NEW DELHI: Fugitive diamond jeweller Mehul Choksi, wanted in the Rs 13,500-crore Punjab National Bank (PNB) fraud case, diverted over Rs 3,257 crore of the money raised from fraudulently obtained letters of undertaking (LOUs) and foreign letters of credit (FLCs) to overseas dummy firms, an informed source said on Tuesday.
The Enforcement Directorate (ED) source revealed that Choksi of the Gitanjali Group, who acquired the Antiguan citizenship, also highly inflated the prices of precious metals sold from his business outlets and diverted about $106 million to his nephew Nirav Modi and his father Deepak Modi.
The ED source, requesting for anonymity, said, "Over Rs 3,250 crore was diverted and deposited in the Gitanjali Group firms in the US, United Arab Emirates, Thailand, the United Kingdom, Hong Kong, Japan, Italy and Belgium."
Earlier on Tuesday, Choksi in his first message from his hideout in Antigua denied allegations of wrongdoing and instead accused the ED of "illegally" attaching his properties.
In the video message, the fugitive diamantaire said that his Indian passport was suspended without giving him any opportunity to explain. A Red Corner Notice (RCN) against Choksi is pending with the Interpol.
The ED in its charge sheet against Choksi had alleged that from 2015 onwards a part of the funds was used for repayment of dues of various banks. On scrutiny of the bank account details of the said Indian entities, it was found that huge amounts of debits have been allegedly made from the accounts of these entities maintained with the PNB to the overseas companies of the Gitanjali Group.
"During the investigation, it was revealed that transfer of funds was made to the 4Cs Diamonds Distributors, Crown Aim Ltd, Shangyang Gong Si Ltd, Taipingyang Trading Ltd, Abecryst (Thailand) Ltd, and Asian Diamond and Jewellery FZE from the accounts of the Indian entities.
The source revealed that the Gitanjali Group owner also involved Nirav Modi, who is also wanted in the case by the Indian investigation agencies, using several dummy companies to rotate funds.
The source said that Choksi diverted $56.12 million of loan money to his nephew and about $50 million to Nirav Modi`s father Deepak Modi.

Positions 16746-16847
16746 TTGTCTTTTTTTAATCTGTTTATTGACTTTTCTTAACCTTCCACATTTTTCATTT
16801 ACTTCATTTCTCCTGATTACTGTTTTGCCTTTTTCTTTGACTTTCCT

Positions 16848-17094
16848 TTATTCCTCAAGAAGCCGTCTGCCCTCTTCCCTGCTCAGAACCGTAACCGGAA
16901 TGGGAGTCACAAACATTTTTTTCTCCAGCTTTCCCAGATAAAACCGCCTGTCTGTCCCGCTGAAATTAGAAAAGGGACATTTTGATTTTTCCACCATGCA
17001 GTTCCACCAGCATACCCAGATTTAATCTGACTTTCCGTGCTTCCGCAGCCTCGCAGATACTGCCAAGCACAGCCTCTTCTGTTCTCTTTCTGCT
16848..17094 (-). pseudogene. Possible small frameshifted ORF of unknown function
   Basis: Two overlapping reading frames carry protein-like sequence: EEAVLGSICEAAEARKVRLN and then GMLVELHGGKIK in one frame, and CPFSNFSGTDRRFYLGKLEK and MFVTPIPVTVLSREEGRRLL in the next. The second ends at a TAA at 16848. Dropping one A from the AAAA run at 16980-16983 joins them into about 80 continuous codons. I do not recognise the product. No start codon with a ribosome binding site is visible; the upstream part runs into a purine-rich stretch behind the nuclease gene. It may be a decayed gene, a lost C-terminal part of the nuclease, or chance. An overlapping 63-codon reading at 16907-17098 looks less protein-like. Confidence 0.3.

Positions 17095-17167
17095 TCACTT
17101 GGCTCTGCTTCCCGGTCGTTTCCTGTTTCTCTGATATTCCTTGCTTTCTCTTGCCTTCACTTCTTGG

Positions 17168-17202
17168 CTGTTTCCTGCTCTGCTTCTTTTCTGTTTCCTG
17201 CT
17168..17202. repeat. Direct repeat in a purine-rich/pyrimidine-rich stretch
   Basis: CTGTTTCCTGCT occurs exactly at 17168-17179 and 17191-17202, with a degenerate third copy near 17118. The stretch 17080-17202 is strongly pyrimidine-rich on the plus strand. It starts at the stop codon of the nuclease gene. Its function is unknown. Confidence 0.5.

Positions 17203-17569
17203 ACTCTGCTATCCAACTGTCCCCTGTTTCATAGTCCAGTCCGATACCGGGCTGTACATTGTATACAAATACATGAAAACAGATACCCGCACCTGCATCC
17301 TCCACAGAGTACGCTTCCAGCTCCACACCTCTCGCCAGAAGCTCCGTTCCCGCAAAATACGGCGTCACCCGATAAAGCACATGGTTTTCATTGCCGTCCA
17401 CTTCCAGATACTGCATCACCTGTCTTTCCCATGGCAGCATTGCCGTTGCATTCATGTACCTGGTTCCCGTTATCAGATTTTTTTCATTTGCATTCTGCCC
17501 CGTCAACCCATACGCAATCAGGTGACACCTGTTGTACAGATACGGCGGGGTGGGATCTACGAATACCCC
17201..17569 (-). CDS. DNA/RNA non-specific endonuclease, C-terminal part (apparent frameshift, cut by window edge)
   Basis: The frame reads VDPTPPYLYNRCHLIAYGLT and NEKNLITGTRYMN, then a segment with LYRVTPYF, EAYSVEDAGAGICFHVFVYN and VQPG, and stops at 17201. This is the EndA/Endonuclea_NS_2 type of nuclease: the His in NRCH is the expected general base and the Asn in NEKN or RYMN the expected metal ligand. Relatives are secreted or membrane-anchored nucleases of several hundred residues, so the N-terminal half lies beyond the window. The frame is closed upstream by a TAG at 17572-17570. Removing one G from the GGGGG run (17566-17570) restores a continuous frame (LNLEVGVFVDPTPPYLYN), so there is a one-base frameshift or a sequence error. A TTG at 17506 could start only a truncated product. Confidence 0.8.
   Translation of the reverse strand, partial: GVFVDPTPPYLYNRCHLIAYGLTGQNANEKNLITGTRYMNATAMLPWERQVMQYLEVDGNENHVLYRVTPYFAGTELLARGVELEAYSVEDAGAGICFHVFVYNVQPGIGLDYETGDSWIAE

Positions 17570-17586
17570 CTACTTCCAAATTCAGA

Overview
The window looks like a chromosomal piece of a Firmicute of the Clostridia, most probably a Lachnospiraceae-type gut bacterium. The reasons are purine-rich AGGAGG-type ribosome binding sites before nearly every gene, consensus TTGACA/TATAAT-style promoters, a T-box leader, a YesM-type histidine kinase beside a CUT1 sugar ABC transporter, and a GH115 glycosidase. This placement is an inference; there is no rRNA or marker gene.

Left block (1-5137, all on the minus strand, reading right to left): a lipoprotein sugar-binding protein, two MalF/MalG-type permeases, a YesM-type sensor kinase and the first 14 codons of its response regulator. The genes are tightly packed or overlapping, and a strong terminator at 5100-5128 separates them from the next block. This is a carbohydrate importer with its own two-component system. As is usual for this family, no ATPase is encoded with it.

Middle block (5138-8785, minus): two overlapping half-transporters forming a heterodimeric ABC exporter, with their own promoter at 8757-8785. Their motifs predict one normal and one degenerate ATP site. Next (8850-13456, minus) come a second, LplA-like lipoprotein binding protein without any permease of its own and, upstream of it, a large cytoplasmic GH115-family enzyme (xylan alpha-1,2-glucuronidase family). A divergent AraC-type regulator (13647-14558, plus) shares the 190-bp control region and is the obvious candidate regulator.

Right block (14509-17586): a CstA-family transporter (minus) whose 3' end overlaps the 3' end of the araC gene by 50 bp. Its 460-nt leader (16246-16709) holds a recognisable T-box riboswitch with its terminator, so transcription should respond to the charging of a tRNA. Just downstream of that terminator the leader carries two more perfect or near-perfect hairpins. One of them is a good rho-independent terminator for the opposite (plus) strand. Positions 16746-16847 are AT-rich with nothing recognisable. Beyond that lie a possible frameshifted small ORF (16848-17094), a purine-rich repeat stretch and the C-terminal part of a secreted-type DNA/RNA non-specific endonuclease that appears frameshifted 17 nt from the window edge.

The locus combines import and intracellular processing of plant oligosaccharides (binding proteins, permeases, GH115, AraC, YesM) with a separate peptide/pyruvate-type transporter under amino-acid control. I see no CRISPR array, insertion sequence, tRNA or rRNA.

In its charge sheet, the financial probe agency alleged that Choksi used several dummy companies for rotating his transactions.
"Under this arrangement, the origin of sale transactions and final destination used to be any of the Gitanjali Group of companies. And for in-between transactions, dummy companies were used for layering purpose wherein only sale or purchase bills were created and no movement of goods took place. Choksi has been doing this to project inflated turnover to avail higher banking facility," the charge sheet said.
The ED claimed that Choksi used to fix the value of goods without applying economic rationale. "The goods in question were either of low value or poor quality and were not commensurate with the price or value fixed by him," the ED said.
The charge sheet alleged that these goings-on were confirmed by Gitanjali Group`s Vice President Vipul Chitalia in his statement to the agency under the Prevention of Money Laundering Act.
The agency said that the proceeds of crime of money laundering were partly remitted back to the Gitanjali Group of companies in India in the guise of export-import transactions for settling earlier credit liabilities.
Choksi and Nirav Modi are under probe by both the CBI and ED. The ED had on May 24 and 26 filed the charge sheets against both. The court took cognisance and issued non-bailable warrants against them.
Nirav Modi left India along with his family in the first week of January, weeks before the scam was reported to the CBI. His wife Ami, a US citizen, left on January 6 and Choksi on January 4.